[whatwg] Introduction of media accessibility features

Sam Dutton Sam.Dutton at bbc.co.uk
Fri Apr 23 09:42:24 PDT 2010

Some thoughts about the Media Multitrack and TextAssociations specs --
and also about http://wiki.whatwg.org/wiki/Timed_tracks...

The specs are great news in terms of accessibility and should open up
possibilities for search and temporal addressing. There may be cases
where it makes sense to encode metadata with a media resource, but the
ability to use timed data in textual format, synchronised but separate
from the media it relates to, has to be a good thing.

The specs and the Timed Tracks wiki also made me think about the
increasing *granularity* of media and digitised (meta)data. 

For example: film archives used to have no more than a one-sentence
description for an entire can of film, illegibly written in a book or on
index cards or (more recently) with a few lines in a Word document. Now,
digitised footage will often be provided alongside timed, digitised
metadata: high quality, structured, detailed, shot-level, frame accurate
data about content, location, personnel, dialogue, rights, ratings and
more. Accelerating digitisation is at the heart of this
'granularisation', obviously, but a variety of technologies contribute:
linked data and semantic markup, temporal URLs, image recognition (show
me frames in this video with a car in them), M3U / HTTP streaming, and
so on -- even the new iPhone seekToTime method.

So, in addition to what's on offer in the specs, I'm wondering if it
might be possible to have time-aligned *data*, with custom roles.  

For example, imagine a video with a synchronised 'chapter' carousel
below it (like the R&DTV demo at
http://www.bbc.co.uk/blogs/rad/2009/08/html5.html). The video element
would have a track with 'chapter' as its role attribute, and the
location of the chapter data file as its src. The data file would
consist of an array of 'chapter' objects, each representing some timed
data. Every object in the track source would require a start and/or end
values, and a content value with arbitrary properties:

    start: 10.00,
    end: 20.00,
    content: {
        title: "Chapter 2",
        description: "Some blah relating to chapter 2",
        image: "/images/chapter2.png"
    start: 20.00,
    end: 30.00,
    content: {
        title: "Chapter 3",
        description: "Chapter 3 blah",
        image: "/images/chapter3.png"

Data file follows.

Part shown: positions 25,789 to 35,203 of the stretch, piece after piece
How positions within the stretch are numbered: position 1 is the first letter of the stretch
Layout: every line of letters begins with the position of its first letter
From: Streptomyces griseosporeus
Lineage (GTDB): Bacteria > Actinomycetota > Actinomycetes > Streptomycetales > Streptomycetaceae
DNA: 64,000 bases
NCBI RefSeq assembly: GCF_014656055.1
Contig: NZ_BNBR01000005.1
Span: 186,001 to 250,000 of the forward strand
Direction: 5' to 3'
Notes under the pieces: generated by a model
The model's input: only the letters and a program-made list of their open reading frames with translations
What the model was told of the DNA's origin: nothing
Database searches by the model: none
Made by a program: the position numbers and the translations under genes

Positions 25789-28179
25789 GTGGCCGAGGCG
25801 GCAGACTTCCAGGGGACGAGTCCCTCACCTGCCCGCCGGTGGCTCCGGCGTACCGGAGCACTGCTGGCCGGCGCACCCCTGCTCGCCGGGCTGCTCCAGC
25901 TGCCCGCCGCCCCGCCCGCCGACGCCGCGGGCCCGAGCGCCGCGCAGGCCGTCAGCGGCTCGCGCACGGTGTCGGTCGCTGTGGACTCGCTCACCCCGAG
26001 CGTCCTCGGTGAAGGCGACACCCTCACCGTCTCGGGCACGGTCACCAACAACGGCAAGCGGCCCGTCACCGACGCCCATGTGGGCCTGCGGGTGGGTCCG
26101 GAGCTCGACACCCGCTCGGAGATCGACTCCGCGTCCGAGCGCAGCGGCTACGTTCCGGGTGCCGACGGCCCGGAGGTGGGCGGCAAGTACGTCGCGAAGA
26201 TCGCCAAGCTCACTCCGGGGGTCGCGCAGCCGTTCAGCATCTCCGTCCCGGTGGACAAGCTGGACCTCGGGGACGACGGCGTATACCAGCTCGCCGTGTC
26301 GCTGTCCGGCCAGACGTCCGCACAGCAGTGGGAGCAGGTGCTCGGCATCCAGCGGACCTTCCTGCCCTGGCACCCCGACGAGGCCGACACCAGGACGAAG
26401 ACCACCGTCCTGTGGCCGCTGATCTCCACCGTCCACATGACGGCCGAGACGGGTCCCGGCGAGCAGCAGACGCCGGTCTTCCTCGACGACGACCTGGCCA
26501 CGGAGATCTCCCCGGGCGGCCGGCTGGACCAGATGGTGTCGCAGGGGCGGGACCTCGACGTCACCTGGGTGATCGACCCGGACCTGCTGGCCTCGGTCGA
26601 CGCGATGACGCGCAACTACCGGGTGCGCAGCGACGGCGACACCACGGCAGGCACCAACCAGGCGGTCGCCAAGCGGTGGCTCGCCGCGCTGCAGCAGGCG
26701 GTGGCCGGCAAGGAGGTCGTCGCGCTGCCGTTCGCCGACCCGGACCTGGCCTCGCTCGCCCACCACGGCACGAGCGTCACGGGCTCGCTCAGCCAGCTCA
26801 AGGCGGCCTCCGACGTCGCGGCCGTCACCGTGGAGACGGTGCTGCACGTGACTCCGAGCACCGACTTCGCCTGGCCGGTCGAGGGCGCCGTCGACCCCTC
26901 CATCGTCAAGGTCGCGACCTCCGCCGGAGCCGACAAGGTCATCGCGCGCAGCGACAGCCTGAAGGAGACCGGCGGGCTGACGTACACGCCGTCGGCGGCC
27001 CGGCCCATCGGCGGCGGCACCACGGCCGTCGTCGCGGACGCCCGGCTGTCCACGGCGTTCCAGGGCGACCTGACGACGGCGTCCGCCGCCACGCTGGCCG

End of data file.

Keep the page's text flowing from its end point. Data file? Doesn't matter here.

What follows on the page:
In this example, selecting the chapter track for the video would cause
the video element to emit segment entry/exit events -- a bit like the
Cue Ranges idea. In this example, each event would correspond to an
object in the chapter data source. 

I'm not sure of the best way to implement the Event object for a 'data
track', but maybe it would include:
- a type property, as for other Event objects, which would evaluate to
'chapter' in this case
- a content property evaluating to the content object defined in the
- a property indicating entry or exit (this seems a bit woolly...)

To make use of data tracks, content authors would need to build layouts
with elements that could listen for events and display content
appropriately -- and data tracks could also refer to content areas
provided by the browser, e.g. for captions. Conversely, multiple content
providers could provide different data tracks for the same media.

This approach would also make it possible to publish multiple data
tracks, separately searchable and displayable. For example, a footage
archive could provide a track each for sound effects, dialogue, and
location. (This example makes me think -- maybe it should be possible to
select multiple tracks?)

I can imagine various other scenarios:
- a journalist builds a slideshow of images synchronised with audio
- an educational publisher builds multiple annotation tracks for video
clips, providing different sets of content for different school years
- a news provider builds an archive search function, enabling users to
navigate via search to individual segments of footage and view
synchronised shot descriptions and metadata
- a broadcaster publishes multiple tracks of content for a sporting
event, including technical detail, follow-a-competitor, and a comedy
- an architect videos a building site, adding timed annotations like
YouTube Annotations.

Of course, most of what I've described can already be achieved
reasonably well with a bit of JavaScript hacking, but all these examples
belong to such a common class of use case that I think it might be
better to have some kind of native implementation, rather than a variety
of JavaScript alternatives reliant on the timeupdate event. 

Sam Dutton

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